A better Git-commandline by integrating Git with PowerShell

For the people who never heard about Windows PowerShell; a short introduction:

PowerShell is available since Windows XP SP2. It gives you the full power of .NET, WMI and COM all from a command line and it’s compatible with ‘old’ DOS-based commands and many Unix-style commands.

It combines command-line speed, the flexibility of scripting, and the power which an administrator needs. A (small) extract of others things you can do with PowerShell: controlling services, computer, Windows-servers, VMWare, Exchange-server, IIS, Office, databases, XML, Web, … It can even replace some utilities of the Sysinternals-suite.

PowerShell has a steep learning curve, but it’s possibilities are endless.

In Windows 8.1 it even replaces by default the command prompt (but If you’re old school you can still set it back to the classical prompt).

This tutorial describes how to extend the possibilities of PowerShell even more by integrating Git-support in it.

Set-up steps:

  1. install MsysGit
  2. Add the installation folder to the Environment-variable PATH (C:\Program Files (x86)\Git\cmd; C:\Program Files (x86)\Git\bin)
  3. start Windows PowerShell as Administrator
    PowerShell Start menu
  4. allow script execution by entering ‘Set-ExecutionPolicy RemoteSigned’
  5. download the Git-PowerShell module via: ‘(new-object Net.WebClient).DownloadString(“http://psget.net/GetPsGet.ps1“) | iex’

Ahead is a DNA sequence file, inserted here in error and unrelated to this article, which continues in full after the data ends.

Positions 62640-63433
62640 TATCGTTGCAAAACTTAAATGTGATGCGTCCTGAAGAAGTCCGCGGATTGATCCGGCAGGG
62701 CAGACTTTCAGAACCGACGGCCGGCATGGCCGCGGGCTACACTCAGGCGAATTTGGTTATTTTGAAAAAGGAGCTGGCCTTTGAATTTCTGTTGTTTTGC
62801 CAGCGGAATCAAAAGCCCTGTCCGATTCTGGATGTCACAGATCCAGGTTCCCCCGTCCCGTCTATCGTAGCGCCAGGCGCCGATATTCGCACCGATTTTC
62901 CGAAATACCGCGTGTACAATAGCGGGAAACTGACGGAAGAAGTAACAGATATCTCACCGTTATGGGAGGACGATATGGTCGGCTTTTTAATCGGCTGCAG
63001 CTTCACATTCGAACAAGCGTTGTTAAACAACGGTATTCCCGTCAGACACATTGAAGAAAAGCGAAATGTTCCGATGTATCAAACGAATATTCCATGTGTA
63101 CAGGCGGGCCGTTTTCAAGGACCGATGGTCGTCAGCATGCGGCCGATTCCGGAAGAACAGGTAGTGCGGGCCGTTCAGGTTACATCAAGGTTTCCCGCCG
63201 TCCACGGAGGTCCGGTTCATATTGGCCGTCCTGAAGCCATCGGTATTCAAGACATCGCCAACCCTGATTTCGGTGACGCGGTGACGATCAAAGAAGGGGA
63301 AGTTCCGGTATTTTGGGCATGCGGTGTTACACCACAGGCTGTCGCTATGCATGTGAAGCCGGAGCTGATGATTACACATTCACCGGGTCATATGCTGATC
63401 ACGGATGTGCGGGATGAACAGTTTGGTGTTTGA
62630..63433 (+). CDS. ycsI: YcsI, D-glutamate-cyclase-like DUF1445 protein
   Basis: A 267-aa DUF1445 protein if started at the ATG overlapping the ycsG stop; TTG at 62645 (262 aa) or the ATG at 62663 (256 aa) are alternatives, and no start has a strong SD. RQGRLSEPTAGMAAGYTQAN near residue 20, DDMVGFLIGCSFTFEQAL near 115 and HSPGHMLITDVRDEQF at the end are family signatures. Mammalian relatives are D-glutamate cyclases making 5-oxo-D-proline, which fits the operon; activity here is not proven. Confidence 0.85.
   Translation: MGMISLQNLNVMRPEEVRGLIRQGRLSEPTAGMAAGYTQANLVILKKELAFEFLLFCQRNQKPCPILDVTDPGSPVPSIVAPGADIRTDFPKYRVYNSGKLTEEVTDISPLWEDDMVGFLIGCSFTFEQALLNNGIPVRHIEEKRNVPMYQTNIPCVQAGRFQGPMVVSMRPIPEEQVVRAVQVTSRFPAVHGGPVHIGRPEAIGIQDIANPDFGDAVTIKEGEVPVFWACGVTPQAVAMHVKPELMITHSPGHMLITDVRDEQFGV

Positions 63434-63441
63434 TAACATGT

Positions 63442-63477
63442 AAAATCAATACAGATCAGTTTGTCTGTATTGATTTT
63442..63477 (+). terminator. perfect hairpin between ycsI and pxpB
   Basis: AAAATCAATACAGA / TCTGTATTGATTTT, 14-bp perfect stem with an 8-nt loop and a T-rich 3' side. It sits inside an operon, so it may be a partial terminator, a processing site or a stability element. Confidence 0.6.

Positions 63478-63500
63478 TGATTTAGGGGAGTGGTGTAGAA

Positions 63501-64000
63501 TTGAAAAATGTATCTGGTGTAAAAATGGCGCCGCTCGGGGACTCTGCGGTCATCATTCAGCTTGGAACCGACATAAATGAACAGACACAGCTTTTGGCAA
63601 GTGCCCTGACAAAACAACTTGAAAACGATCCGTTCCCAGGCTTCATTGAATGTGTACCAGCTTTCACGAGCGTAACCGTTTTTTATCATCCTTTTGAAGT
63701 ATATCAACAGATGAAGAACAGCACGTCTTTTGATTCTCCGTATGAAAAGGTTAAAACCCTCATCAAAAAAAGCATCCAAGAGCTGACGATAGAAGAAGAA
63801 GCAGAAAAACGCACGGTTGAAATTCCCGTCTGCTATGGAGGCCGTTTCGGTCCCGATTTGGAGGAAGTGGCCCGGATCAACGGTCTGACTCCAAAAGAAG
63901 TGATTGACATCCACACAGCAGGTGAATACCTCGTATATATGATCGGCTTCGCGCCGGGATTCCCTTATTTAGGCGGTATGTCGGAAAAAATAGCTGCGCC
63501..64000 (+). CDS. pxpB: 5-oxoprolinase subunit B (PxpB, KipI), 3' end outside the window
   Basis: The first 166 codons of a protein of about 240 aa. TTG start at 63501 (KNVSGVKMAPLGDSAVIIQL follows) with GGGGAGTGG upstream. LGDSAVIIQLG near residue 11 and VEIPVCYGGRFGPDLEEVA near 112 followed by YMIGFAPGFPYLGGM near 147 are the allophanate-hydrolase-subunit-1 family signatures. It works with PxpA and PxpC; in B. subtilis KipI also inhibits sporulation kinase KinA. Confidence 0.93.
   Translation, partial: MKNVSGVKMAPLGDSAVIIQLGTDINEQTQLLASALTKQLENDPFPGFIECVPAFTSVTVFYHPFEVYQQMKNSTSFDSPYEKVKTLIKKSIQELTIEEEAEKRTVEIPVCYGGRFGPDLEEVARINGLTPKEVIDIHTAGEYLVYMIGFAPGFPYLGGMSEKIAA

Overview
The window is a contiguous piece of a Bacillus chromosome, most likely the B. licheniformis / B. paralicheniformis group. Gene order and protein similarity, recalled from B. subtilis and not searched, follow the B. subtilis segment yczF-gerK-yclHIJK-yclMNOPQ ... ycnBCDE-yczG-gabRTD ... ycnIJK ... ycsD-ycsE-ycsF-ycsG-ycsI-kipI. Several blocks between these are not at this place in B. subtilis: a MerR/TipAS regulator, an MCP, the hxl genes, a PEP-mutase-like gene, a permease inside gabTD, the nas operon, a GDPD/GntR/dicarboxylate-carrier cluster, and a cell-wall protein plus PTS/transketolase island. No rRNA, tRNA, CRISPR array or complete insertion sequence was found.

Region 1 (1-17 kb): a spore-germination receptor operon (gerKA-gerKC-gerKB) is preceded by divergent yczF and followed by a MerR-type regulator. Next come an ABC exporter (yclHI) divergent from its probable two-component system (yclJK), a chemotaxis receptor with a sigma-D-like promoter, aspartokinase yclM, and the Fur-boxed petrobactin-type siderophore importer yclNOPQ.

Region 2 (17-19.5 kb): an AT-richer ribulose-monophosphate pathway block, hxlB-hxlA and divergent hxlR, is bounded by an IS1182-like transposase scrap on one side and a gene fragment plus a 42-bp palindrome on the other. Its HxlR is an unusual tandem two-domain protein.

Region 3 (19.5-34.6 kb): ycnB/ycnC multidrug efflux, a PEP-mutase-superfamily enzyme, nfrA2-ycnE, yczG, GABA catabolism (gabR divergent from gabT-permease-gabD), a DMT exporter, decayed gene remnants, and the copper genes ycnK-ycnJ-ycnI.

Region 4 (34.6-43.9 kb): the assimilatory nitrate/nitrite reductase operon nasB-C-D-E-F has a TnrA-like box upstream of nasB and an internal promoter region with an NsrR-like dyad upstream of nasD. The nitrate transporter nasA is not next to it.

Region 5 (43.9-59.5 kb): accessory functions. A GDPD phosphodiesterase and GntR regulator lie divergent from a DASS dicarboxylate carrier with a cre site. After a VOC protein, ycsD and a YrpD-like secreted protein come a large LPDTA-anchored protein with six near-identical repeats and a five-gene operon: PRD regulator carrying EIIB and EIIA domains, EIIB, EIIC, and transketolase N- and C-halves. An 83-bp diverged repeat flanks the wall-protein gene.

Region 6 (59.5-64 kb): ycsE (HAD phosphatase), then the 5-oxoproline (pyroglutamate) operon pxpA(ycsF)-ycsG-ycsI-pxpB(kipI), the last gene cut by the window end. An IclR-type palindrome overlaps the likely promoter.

6. install this module via: Install-Module posh-git
  7. navigate to the install folder of the posh-git-module: cd C:\Users\__user_name__\Documents\WindowsPowerShell\Modules\posh-git
  8. run the installation: install.ps1
  9. close you PowerShell session
  10. start a new PowerShell session and navigate to a folder with a repository and you will get a screen like this:
    Next to the folder name it shows the name of the current branch
    Once a PowerShell-session is inside a repository it all Git-commands (add, clone; push, …) can be executed here
    PowerShell Git repo unchanged
  11. Now I added two files and the prompt changes become like this:
    Next to the branch there are the amount of new files, modified files, removed files and conflicting files.
    So, in this example you can see “+2” which means two new files
    PowerShell Git repo 2 new files
  12. Great, you might say, but if I’m working in several folders I need to opens several PowerShell-sessions. Aha, when we don’t start up the PowerShell-script window, but the PowerShellISE (Integrated Script Environment).
    When you open it for the first time it looks like this (an IDE where the main pane is a script editor with colour coding and code completion, on the right a command list with access to help etc., and on the bottom an interactive pane):
    PowerShellISE clean
  13. When you close the Script Pane and the Show Commands Add-On only the console remains. Then you can open several console sessions at the same time by pressing CTRL-T
    The result can look like this:
    PowerShellISE Git
    This shows a PowerShell-session with two tabs, Git integration, history notification (for even easier access to the history as standard PowerShell/command-prompt) and a custom theme for easier reading.

I would recommend everyone to install the Git-extension for PowerShell and you’ll experience the real power of it. It removes completely the need for other command lined utilities like Git Bash.

Notes:

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Author: jdhnet

Software Tester and Web Developer

3 thoughts on “A better Git-commandline by integrating Git with PowerShell”

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